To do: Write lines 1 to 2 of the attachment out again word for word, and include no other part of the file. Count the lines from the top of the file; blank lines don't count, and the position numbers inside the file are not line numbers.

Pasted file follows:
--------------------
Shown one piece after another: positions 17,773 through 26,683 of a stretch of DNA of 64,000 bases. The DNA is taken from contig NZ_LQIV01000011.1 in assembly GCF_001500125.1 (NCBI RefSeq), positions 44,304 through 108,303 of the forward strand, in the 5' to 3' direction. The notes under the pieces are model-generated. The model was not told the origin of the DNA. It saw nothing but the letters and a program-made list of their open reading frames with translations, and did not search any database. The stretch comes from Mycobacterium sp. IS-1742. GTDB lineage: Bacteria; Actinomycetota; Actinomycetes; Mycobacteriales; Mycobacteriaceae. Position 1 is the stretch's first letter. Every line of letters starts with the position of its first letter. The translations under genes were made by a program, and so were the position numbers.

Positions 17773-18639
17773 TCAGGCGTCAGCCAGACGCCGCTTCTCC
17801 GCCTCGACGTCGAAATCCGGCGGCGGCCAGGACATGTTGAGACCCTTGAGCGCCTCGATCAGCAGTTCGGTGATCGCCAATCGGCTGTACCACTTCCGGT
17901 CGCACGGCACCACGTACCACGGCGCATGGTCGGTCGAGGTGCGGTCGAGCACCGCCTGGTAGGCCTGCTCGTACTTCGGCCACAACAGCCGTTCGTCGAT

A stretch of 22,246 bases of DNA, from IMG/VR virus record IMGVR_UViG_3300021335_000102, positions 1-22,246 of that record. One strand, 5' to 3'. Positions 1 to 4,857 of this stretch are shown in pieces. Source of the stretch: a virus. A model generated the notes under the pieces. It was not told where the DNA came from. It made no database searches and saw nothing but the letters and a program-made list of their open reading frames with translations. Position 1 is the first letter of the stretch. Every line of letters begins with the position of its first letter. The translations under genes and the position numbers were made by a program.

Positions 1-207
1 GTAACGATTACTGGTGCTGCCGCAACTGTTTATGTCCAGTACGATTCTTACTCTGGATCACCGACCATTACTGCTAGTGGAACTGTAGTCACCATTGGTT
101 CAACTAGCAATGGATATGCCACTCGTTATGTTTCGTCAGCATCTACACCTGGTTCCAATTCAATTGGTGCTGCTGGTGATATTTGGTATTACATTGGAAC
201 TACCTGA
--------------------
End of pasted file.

Shown one piece after another: positions 17,773 through 26,683 of a stretch of DNA of 64,000 bases. The DNA is taken from contig NZ_LQIV01000011.1 in assembly GCF_001500125.1 (NCBI RefSeq), positions 44,304 through 108,303 of the forward strand, in the 5' to 3' direction. The notes under the pieces are model-generated. The model was not told the origin of the DNA. It saw nothing but the letters and a program-made list of their open reading frames with translations, and did not search any database. The stretch comes from Mycobacterium sp. IS-1742. GTDB lineage: Bacteria; Actinomycetota; Actinomycetes; Mycobacteriales; Mycobacteriaceae. Position 1 is the stretch's first letter. Every line of letters starts with the position of its first letter. The translations under genes were made by a program, and so were the position numbers.

Positions 17773-18639